It will go hyperbolic into the earth shattering Kaboom......

Wait till someone has the stones to throw a 25 billion dollar short into the market all at once leveraged up with Vix options.....

HungryPorkChop's picture

VIX is more rigged than a game of Three Card Monty. 

Arnold's picture

A lot of those correlating points are pre Skynet.

syzygysus's picture

True, the PPT has a quantum computer and they are front running knowing all possible outcomes...

Arnold's picture

Would you like fries with that?

syzygysus's picture

Yes, there are no potatos.

gatorengineer's picture

But the Solyent sticks are particularly delicious today.

NoWayJose's picture

It's great if you catch the last one / but I see a bunch of these indicators tracking the S&P much higher over a fairly long period.

SomethingSomethingDarkSide's picture

Indicators? Boy, you better get learned up. It's 100% psychology & game theory.  The players?  Bankers that want more wealth and stellar careers.  The game?  Every market wanting to implode.  One just has to assume which points they ease, waffle, or become hawkish and trade accordingly.

analyst123's picture

err... more articles from someone who is absolutely clueless about how vix works... its almost embarrassing...

SomethingSomethingDarkSide's picture

Dana Lyons ain't so bad, relatively speaking

buzzsaw99's picture

do you see what happens larry? [/The Big Lebowski]

nice fucking model. [/Beetlejuice]

Catullus's picture

I'd really it's rolling forward puts.

YellenTheft's picture

Could it be that smart money is starting to take caution and hedge and the rise in the market lately is because of retail money poring in? It seems that way because Usd/Jpy is falling and Bonds and then VIX is rising even on strong US macro data and rising markets. This could mean that we are in the euphoric phase of a stock bubble and that we don't have so many more months left of this BULLmarket. Fundamentally I think it will be the rise in inflation and therefore interest rates that sinks this ship!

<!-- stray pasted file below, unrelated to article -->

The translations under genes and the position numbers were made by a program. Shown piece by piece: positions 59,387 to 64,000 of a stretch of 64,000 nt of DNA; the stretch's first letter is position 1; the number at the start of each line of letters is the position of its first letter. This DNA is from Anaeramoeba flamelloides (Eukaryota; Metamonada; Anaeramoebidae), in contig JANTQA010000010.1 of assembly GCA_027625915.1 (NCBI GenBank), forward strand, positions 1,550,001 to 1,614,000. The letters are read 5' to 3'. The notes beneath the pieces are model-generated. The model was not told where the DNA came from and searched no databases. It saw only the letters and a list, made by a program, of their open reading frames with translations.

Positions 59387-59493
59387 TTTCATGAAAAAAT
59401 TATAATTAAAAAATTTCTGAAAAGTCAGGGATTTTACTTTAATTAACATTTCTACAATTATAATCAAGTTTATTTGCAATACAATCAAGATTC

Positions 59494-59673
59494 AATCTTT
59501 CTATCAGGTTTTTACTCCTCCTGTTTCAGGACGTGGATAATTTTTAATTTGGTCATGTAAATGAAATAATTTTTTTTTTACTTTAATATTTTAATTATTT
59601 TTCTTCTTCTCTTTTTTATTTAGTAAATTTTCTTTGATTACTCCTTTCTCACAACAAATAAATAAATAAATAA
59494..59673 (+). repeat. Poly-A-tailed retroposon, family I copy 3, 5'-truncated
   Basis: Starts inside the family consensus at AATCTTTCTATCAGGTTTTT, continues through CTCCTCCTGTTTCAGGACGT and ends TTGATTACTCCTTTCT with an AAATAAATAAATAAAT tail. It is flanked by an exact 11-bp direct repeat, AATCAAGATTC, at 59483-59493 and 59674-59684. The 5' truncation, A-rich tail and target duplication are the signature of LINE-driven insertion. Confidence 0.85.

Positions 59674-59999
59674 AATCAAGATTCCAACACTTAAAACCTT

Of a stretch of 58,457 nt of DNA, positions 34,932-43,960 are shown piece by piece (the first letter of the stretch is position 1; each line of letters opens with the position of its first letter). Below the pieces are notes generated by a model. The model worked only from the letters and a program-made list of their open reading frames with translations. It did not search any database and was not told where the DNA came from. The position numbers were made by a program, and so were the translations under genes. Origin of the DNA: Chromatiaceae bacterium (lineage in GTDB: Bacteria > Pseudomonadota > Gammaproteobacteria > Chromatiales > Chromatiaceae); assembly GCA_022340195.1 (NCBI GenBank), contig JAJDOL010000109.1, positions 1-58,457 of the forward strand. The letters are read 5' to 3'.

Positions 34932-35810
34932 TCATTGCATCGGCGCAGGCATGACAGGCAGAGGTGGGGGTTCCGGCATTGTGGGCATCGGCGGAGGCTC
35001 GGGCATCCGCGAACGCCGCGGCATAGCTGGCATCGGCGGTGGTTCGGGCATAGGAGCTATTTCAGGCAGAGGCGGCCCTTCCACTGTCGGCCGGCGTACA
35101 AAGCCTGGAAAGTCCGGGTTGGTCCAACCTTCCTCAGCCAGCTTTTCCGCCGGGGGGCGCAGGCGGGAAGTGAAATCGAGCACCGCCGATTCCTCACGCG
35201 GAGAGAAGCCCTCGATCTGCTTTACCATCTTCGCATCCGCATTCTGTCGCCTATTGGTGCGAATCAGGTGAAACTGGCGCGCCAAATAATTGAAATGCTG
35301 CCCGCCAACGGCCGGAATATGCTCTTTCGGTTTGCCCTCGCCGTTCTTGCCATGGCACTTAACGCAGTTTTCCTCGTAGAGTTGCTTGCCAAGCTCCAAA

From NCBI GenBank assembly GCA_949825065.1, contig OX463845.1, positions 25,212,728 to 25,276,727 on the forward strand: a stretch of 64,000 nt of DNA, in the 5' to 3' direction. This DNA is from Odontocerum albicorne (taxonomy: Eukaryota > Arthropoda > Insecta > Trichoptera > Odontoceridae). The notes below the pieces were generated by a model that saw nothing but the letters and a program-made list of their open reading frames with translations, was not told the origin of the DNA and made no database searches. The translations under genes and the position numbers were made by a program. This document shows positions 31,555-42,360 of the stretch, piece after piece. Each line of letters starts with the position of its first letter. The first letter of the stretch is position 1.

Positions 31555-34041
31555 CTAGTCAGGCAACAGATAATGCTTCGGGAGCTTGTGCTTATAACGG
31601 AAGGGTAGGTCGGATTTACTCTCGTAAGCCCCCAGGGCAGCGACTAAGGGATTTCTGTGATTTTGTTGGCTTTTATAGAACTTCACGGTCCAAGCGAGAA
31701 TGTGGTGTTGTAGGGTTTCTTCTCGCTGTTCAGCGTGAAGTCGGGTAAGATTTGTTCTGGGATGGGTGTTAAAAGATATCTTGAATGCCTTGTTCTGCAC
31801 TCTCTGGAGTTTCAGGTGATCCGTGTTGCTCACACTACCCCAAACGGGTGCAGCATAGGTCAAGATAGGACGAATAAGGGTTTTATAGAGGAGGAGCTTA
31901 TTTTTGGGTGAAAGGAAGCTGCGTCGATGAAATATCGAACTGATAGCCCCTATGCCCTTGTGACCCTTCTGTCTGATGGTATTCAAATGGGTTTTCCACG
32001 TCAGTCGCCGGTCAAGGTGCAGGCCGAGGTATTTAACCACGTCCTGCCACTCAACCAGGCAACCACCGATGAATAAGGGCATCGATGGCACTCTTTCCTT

gatorengineer's picture

Everything says the consumer is tapped out.....  everything is waiting and assuming Monumental infrastructure spending, and corporate tax cuts.....  

Fake Trump's picture

A BLACK SWAN IS COMING!! From where? Trump's ass of course. He will blow them (stock markets) up within 30 days from now. Soros will be pleased. Trump can't beat Soros in this game. Don't forget Soros broke The Bank of England.

syzygysus's picture

ehh, this isn't Trump's stock market, he inherited it.


so your post is shit.

BlueHorseShoeLovesDT's picture

UH Soros just went long financials in a big way

DTP's picture

Deleveraging of inverse vol ETFs and exploding deltas are what may cause the potential "accident" described by JPM yesterday- they are what has changed over the last few years- inverse VIX ETFs didn't exist prior to 2010, and they have changed VIX pricing inputs in terms of extremes, up and down 

LawsofPhysics's picture

yes, yet another layer of gambling added to the "market"...


...when this casino goes belly-up, it's going to be epic.

BlueHorseShoeLovesDT's picture



Always ready to take one for the team.

timehill's picture

The TRIN was rising into the close yesterday while the S&P also rose into the close.  These "Generally" work in opposition!

pebblewriter's picture

It's the same old manipulation that has been going on for ages.


VIX has been stuck in a falling channel for the past two months.  When they want SPX to drop a little, they let VIX "break out" until SPX gets where they want it, then VIX is smashed back to an "acceptable level" -- usually below support of some kind.  The algos see this and respond in kind. 

This morning, VIX reversed back below the falling channel top in order to stall the decline. Now, it's climbing back towards the channel top in order to get SPX down to where they want it.  Combined with CL and USDJPY, it's all about driving the algos.


BlueHorseShoeLovesDT's picture

Intersting but I looked at your stuff you acknowledge it and then try to fight it?